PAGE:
Photos courtesy of Fiona Jamieson Photography Belfast.

7 Tips for a Humanist Wedding

Wednesday, August 19th, 2015

Humanist weddings are very personal. They are relaxed. They are all about the couple and celebrating their loving commitment to each other.

A little appeal then if you are trying to get a celebrant for your wedding: please don’t send out an impersonal, global email to lots of celebrants that starts: ‘Hi there,’ or the equally impersonal ‘Hi,’

When you are on the receiving end of that you reasonably assume that this is a generic email sent to oodles of celebrants at the same time. And so, as a professional human being hard pressed for time, the temptation is to put that email to the end of the pile since the suspicion persists that it wasn’t really sent to you at all, but to everyone. And what’s sent to everyone isn’t really sent to anyone. And therefore as it wasn’t really sent to you, and others may already have replied, you might decide not to reply at all to what wasn’t sent to you in the first place!

So, tip number one: as Humanist weddings are very personal ceremonies which are all about you as a couple, it’s a basic courtesy to use the celebrant’s name instead of the generic and impersonal ‘Hi,’ or ‘Hi there’ in your first approach.

(Please note: some lovely people have first approached me with the ‘Hi’ or ‘Hi there’ and I’m glad I persisted beyond the initial iffy first impression.)

Tip number two: please put the date of your wedding and the venue and address of the venue in the subject line of your email. That way a celebrant can immediately see if he or she is available on that date, and they can see if the venue is too far away or within the area that they travel. For instance, almost all my weddings are in Meath, Dublin, Kildare, Westmeath, Cavan, Monaghan, Louth or Wicklow.

Also please don’t assume that the celebrant knows the location of your venue by its name alone. You may think everyone knows where Such-and-Such a country house or hotel is but the celebrant might not. So at least include its name and county. It’s also helpful to celebrants if you continue to use the date of your wedding in the subject line of subsequent emails to the celebrant. You are getting married on one date but the celebrant is conducting weddings on lots of dates and your wedding date is the key to opening the relevant file and, probably, getting a quicker response. It will save your celebrant – and you – time.

Tip number three: please do not change the name of the Word file of your wedding draft. When I send out your bespoke, customized first draft, the name of the file has the names of the couple, the venue, and the date of the wedding. All too often when it comes back it has been renamed ‘My wedding’. Just add your readings and music and your decisions about rituals etc to the file I send you but please do not rename that file.

Tip number four: please understand that, especially in high wedding season like the summertime and Christmas that your celebrant can be inundated with phone calls and emails. None of us can afford secretaries so, especially if one is conducting several consecutive ceremonies, it gets really difficult to keep on top of emails. So please be patient. Your celebrant will reply eventually but it may take longer than you’d like. (Unless you’ve sent out that global email ‘Hi there,’ to all and sundry and so he might not reply at all…)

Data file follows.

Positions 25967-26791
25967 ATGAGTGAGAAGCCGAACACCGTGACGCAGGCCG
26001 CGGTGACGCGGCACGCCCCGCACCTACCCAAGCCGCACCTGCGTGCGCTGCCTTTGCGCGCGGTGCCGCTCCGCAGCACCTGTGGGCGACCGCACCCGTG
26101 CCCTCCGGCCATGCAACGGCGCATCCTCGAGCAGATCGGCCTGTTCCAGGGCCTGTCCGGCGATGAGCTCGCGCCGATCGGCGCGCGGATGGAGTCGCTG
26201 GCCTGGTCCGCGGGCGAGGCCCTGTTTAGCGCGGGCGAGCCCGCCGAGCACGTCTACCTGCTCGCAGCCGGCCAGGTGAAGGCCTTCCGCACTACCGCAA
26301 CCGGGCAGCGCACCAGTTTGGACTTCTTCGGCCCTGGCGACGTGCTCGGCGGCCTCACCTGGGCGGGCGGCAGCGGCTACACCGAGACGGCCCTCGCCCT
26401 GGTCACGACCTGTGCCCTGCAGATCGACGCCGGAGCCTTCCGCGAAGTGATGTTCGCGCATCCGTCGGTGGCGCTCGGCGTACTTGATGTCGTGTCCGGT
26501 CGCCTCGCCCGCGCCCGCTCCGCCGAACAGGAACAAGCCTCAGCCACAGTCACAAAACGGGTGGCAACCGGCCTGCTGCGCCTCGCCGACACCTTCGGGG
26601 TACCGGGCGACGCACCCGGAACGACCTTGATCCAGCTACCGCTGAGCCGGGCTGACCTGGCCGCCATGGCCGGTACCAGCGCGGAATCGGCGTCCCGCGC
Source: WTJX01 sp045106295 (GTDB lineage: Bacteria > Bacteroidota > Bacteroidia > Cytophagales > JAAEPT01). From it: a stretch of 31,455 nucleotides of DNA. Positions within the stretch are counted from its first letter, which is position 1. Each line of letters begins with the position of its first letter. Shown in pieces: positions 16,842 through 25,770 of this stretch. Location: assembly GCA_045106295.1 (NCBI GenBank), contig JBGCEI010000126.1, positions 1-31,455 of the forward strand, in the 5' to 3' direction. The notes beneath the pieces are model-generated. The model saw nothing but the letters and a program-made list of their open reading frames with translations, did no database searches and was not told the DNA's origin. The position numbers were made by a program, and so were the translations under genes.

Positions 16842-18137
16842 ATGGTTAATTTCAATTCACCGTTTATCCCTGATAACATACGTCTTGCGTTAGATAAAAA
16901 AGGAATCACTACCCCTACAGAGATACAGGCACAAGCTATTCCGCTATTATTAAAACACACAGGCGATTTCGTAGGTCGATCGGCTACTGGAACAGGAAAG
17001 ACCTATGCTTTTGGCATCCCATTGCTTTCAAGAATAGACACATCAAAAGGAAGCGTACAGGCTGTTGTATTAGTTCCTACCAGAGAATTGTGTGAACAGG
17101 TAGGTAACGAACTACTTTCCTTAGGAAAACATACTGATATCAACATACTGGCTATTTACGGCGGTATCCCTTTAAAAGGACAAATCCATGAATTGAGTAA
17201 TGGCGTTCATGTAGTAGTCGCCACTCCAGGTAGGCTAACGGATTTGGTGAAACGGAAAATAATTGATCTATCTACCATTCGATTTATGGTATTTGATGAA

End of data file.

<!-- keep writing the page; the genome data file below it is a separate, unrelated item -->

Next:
Tip number five: read a bit about the celebrant, especially the most basic things like the areas of the country that they cover. If, in their profile, they say they only cover Dublin, you are probably wasting yours and the celebrant’s time asking them to conduct a wedding in Donegal or Kerry. Please understand too that it can be risky for a celebrant to commit to doing a distant wedding. Hours of travelling that might be better spent tackling that backlog of emails and the risk of the car breaking down. I have to ask myself: how much would it cost me if I had to hire or hail a taxi to get there…and back!

Tip number six: let the celebrant be the celebrant. Sometimes a bride or groom finds it hard to let go and let the celebrant do his or her thing. But once the planning has been done, that’s the very best thing that the bride and groom can do. Accept that no ceremony is ever perfect. Realize that it’s often the mistakes that make a ceremony. Let go. Enjoy the ceremony. Be happy to giggle or cry or laugh or clap. Or do all of these things! Be you. Forget what anyone else thinks. It’s your wedding – not theirs. Once the bride and groom enjoys the day, everyone else will too.

Tip number seven: your wedding is just one day in your marriage. Marriage is something you work at every day. Something that is never static. Sure, your wedding day is important. It is a milestone, a turning point. But it remains just one day in your life, a day when you publicly express your committed love to one another. Prepare for your wedding, sure. But better still to prepare for your lives together. A life of growth. A life of truth. A life of intimacy. A life of mutual challenge. A life of mutual and loving self-acceptance.

Once you accept that you wedding doesn’t have to be perfect, you are far more likely to accept that neither you nor your spouse has to be perfect either – and so you’ll enjoy a far happier and wholesome relationship that is far more likely to last!


Lord have mercy

Tuesday, May 12th, 2015

Lord have mercy,

For the times when I, as an Irish Catholic,

Imposed my morality on other people.

Lord have mercy.

Christ have mercy,

For the times when I, in my self-righteousness and smug arrogance,

Campaigned and voted no in referendums that would have made Ireland a fairer and more honest society.

Christ have mercy.

Lord have mercy,

For the times that I obeyed the bishops and voted as they wanted me to vote

Rather than thinking for myself and following my own honest judgement.

Lord have mercy.

Please vote Yes in the marriage equality referendum.

Video of Humanist Wedding conducted by Joe Armstrong

Wednesday, December 24th, 2014

Here is the direct link to a video of the Humanist wedding that I recently conducted for Ciaran and Lisa in Dundalk, County Louth.

Or copy the following into your browser and click:  http://yourshortfilm.com/gallery/wedding-highlights-video-lisa-ciaran-dundalk-gaol/